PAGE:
The salt monopolies and their enforcement were the cruelest but perhaps the most practical of instruments for consolidating and wielding power until the start of the Industrial Revolution. The inventive use of modern burning fuels suddenly allowed the efficient mass production of salt for everyone with unlimited supply. The remnants of these authoritarian regimes are still with us, because anti-trust law is not yet fully recognized or perhaps even understood.

The tobacco monopolies were paired with the salt monopolies

Saltpetre impregnated fungus - Polyphorus fomentarius - known all over Europe as 'amadoo' - was widely used as tinder from early times. It was collected from old trees and treated by boiling, soaking in saltpetre, then dried and used in a tinder box. This contained flint, steel and material - the tinder - to ignite easily and was an essential household article before the invention of matches as well as a personal possession as the cigarette lighter is today. Tobacco leaf was almost certainly used for impregnation to produce such tinder and this would explain the pairing of these two monopolies.


SALT as MONEY   -  Aristotle and Keynes

Aristotle believed that primitive barter trading of standardized commodities 'hall-marked" by an authority for correct weight and quality, represented the first use of "money". He says......."as the the necessaries of nature were not all easily portable, people agreed for the purposes of barter, mutually to give and receive some article which.....was practically easy to handle in the business of life.....The trading of standardized pieces of salt, and gold metal have all the the aspects of dealing in what we call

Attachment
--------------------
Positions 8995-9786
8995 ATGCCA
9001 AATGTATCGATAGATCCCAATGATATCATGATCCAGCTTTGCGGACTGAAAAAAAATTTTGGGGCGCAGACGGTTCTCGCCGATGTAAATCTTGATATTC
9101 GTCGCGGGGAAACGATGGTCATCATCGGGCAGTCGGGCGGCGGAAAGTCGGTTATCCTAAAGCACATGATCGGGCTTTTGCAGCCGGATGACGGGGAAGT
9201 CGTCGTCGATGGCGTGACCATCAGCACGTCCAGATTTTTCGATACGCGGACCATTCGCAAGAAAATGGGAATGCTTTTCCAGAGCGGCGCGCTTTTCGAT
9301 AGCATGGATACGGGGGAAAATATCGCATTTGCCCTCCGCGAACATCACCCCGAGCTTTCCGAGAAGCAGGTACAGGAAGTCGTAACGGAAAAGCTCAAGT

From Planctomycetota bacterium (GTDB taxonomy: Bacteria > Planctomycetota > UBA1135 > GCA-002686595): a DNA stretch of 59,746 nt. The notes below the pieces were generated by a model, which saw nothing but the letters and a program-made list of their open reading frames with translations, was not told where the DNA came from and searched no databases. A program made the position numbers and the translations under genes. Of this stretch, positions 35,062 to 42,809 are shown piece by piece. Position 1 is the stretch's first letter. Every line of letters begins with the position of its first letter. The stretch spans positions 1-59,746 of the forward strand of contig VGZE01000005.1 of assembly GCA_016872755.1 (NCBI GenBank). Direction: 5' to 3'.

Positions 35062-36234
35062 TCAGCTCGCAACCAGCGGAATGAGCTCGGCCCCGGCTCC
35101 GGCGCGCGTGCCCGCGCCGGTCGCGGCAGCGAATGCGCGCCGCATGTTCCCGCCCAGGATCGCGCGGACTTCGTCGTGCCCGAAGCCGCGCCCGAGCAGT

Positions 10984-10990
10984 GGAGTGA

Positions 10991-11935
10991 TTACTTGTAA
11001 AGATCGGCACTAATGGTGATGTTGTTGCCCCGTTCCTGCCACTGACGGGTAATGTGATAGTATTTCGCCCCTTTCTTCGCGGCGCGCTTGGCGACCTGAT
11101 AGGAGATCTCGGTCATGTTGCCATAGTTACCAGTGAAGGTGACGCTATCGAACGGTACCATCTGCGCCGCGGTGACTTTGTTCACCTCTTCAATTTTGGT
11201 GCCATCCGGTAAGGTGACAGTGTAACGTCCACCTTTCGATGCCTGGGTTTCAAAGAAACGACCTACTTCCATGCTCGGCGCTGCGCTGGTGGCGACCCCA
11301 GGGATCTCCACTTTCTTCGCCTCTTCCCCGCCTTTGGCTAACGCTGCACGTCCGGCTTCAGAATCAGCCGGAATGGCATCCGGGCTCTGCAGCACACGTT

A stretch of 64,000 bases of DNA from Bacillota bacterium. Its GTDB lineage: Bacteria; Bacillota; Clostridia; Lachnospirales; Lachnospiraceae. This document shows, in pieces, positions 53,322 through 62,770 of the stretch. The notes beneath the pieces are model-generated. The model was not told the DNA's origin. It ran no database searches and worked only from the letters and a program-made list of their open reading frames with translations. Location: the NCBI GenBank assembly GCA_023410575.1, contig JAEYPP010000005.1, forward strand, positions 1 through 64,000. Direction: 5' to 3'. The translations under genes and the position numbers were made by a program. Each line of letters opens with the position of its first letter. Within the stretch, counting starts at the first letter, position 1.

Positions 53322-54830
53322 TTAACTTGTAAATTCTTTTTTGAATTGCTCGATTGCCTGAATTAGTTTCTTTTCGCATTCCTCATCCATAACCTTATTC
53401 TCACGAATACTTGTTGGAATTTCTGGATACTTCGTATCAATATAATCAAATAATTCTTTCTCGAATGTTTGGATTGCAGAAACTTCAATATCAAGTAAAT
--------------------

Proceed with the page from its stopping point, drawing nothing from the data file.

The key to this concept was the word "hall- marked" [  [hal -  αλάτι - alati = Greek= salt]  a marking to guarantee  a weight or quantity of salt in terms of the perceived value.  This mark  was therefore a measurement of its intrinsic value. Money  developed into a record of guaranteed measurement which reflected an intrinsic value without the intrinsic value having to be present or portable at the time of an exchange trade.    Thus the means of exchange - money became credible in its own right and separated from the asset or intrinsic value.   Unfortunately since the commodity gold is still considered to have intrinsic asset value;  the same criteria seem to mistakenly have been applied to money which clearly is not a commodity with value but only a measure of value.   This  has caused modern economies to erroneously give importance to the availability of money as though it was a commodity and thus artificially causing increases and decreases in the cost of money.  This in turn may artificially create assets that do not exist.  


Minor Unit of Salt-bar Money [Pitt Rivers Museum, South Parks Road Oxford.]      The Museum has many fine examples of local currencies from around the world—shell money, feather money, stone money, salt money


For instance bread-like moles of salt each weighing about 5 kg still circulate in Ethiopia as a means of payment     The Horn of Africa is  presently considered to be one of the poorest parts of Africa and  salt "Amoles"  were only until recently still used as means of exchange



An old Persian word for the shekel was  a [pathuka]--a 'ram'" (Dandamaev and Lukonin) It also meant five fingers [or worth a handful of salt?] possibly the handful of salt was the  amount required to de-hydrate by osmosis the meat of one ram and render it "kosher"


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Pliny following Aristotle's ideas, interprets the use of salt as a means of payment ..."in Rome...the soldier's pay was originally salt and the word salary derives from it..." Plinius Naturalis Historia. XXXI -